• Summer hiking in the Rockies or Sierra or North America. Or into the Spring and Fall if using the warmer Spark 3 and Spark 4.
  • Summer hiking in the Alps in Europe or hiking the Camino. The warmer bags will be well suited to 3 season trips in most places.
  • Summer hiking and 3-season hiking in Australia and New Zealand in most areas.
  • Summer trips in South America including Patagonia as long as the nighttime temperatures are above freezing. You may need the Spark 4 or something with more insulation if heading to the High Andes of Bolivia, Peru, and Ecuador.


The Sea to Summit Spark is best suited to anyone wanting a high-quality ultralight sleeping bag. The temperature rating for this bag is true to the specification in my opinion and based on my use of the sleeping bag.

If you want a sleeping bag for the summer months and into the shoulder season for warmer climates then this is for you.

When it comes to improvements, I would like to see a lighter-weight cinch chord on the hood, overstuffing down on the hood, collar, and neck draft tubes, and a larger lofting bag.

I wonder if they are considering using a higher loft Ultrdry down in the future. Some manufacturers are now using 900+ Hyperdry and 950+ loft. Once you get that high on the loft rating the down becomes a little more delicate and needs to be looked after well by the user. Just my thoughts.

Overall, the Sea to Summit Spark range of sleeping bags is one of my all-time favorite sleeping bags in 2024. There is little to fault, and those faults are so small that it is not enough to make the bag anything less than one of the best on the market.

Another one of the Best Backpacking Gear Reviews from BikeHikeSafari.

Follow along on Social Media

Frequently Asked Questions

Are Sea to Summit Sleeping Bags any good?

Sea to Summit Sleeping Bags are some of the best quality and lightest weight available. The Spark, Flame, Ember, and Alpine Series are particularly good sleeping bags.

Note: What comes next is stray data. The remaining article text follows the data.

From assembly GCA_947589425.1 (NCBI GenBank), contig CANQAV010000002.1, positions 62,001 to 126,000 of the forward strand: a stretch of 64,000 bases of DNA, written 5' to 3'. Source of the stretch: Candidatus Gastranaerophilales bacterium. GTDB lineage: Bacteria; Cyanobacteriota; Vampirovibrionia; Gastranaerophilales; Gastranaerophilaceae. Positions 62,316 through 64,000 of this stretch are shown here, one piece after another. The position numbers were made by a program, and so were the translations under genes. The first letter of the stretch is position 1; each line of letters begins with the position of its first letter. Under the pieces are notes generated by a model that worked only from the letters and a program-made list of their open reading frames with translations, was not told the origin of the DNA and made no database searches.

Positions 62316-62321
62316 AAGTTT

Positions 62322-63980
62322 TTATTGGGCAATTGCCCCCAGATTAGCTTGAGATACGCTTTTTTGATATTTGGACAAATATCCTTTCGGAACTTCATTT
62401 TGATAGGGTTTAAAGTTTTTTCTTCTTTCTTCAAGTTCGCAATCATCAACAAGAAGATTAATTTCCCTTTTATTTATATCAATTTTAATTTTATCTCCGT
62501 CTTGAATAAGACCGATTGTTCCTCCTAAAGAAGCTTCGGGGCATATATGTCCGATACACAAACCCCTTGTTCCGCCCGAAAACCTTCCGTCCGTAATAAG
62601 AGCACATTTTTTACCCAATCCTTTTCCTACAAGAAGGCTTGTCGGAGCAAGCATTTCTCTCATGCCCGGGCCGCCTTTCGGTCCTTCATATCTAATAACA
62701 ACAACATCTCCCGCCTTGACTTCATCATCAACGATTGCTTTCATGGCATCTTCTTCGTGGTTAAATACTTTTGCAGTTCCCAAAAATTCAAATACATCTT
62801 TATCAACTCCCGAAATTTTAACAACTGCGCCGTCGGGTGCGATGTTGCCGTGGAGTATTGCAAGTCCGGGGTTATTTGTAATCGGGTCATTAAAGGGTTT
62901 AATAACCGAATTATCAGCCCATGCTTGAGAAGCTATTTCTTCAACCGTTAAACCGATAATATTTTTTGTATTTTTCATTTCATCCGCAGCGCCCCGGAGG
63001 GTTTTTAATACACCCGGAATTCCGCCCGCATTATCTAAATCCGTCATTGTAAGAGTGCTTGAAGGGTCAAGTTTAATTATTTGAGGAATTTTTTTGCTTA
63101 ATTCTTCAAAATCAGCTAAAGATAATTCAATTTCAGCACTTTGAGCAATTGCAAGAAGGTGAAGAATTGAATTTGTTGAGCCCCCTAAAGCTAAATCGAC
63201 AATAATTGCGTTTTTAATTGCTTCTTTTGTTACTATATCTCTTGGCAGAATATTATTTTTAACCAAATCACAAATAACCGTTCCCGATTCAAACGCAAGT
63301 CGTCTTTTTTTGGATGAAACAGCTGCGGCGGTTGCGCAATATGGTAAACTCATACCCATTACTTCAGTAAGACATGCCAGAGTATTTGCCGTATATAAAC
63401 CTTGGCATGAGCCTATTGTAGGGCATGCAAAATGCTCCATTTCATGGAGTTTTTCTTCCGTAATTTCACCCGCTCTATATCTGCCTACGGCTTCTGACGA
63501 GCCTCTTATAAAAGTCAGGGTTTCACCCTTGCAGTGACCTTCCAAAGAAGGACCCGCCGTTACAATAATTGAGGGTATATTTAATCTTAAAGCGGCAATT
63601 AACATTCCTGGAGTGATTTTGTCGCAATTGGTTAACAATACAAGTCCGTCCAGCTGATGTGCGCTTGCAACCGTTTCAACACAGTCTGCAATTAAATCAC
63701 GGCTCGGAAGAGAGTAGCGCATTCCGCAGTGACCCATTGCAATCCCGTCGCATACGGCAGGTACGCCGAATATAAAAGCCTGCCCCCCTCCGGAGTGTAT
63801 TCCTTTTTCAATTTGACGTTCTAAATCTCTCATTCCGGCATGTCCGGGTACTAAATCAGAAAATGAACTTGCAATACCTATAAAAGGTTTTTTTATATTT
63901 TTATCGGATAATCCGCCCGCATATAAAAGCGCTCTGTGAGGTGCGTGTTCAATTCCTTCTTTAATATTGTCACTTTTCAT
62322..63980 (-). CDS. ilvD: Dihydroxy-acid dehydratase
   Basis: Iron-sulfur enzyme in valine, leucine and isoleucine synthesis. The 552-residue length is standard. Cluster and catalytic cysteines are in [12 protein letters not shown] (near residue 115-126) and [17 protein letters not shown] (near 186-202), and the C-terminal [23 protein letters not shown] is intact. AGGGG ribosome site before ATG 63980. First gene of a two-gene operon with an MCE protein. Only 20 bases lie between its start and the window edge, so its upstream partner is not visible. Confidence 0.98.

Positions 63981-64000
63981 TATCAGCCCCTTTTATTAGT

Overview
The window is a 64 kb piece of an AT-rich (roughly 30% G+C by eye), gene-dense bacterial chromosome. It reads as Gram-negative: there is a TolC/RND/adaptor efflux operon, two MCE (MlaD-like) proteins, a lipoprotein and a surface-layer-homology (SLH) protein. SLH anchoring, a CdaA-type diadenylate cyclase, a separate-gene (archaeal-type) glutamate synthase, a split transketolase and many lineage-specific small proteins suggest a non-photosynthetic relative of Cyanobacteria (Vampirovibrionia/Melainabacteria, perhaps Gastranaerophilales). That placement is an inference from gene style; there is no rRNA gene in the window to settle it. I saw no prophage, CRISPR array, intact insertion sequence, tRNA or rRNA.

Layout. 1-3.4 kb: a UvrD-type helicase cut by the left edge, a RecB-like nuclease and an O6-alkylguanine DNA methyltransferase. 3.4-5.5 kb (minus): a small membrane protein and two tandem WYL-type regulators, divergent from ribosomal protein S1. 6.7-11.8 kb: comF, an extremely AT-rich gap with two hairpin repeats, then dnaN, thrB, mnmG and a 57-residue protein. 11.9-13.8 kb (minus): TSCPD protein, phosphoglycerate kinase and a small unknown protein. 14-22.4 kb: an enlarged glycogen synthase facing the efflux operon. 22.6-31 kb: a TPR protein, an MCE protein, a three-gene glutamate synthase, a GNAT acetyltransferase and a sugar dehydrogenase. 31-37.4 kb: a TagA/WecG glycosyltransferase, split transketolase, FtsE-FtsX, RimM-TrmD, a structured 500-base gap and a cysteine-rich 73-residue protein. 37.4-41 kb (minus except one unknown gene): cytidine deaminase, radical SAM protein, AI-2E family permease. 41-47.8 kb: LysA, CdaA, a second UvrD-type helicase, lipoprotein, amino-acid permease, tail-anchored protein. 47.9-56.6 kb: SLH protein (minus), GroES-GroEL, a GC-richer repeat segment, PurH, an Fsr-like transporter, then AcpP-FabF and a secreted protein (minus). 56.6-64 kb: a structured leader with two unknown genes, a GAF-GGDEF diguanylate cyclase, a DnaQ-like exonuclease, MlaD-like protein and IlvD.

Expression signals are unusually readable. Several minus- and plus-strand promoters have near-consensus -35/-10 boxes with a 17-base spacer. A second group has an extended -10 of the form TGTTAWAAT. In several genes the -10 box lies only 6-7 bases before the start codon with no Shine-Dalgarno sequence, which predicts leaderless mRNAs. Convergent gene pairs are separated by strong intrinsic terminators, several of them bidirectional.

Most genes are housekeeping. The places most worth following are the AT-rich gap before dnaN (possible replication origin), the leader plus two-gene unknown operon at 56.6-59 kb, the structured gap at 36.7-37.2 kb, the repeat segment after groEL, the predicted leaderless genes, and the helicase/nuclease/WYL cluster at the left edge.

Does Sea to Summit Sleeping Bags use Responsibly Sourced Down?

Yes, All the down sleeping bags from Sea to Summit are ethically sourced down that can be traced as responsibly sourced.

Sea to Summit Spark Sleeping Bag Review

BikeHikeSafari Gear Review Process

The author, Brad McCartney from BikeHikeSafari is a small independent adventurer and outdoor gear tester who owns and runs

BikeHikeSafari is not part of a large blog network and is proudly independent. All reviews on this site are independent and honest gear reviews of outdoor products by the author.

The author, Brad McCartney is a very experienced triple crown thru-hiker, adventurer, and bike tourer having spent 1000s of nights sleeping in a tent and sleeping bag (Read more). He was a manager of an outdoor retail store and is very experienced in what is important when using and testing gear for reviews like this.

BikeHikeSafari will never receive any money for reviews and they do not accept sponsored reviews on this website. All the comments about the gear reviews are from the author based on his years of experience. Hope this independent review was helpful for you.

Sharing is caring!

Photo of author
About the Author:
Brad is an Australian who has completed the hiking Triple Crown after he hiked the Pacific Crest Trail, Continental Divide Trail and Appalachian Trail. He has hiked on every continent (except Antarctica) and has cycled from Alaska to Ecuador. He is an expert on outdoor gear currently living in Chile.

Download the Ultralight Hiking Gear List

Add your name and email to download the Ultralight Hiking Gear List

Invalid email address
We promise not to spam you. You can unsubscribe at any time.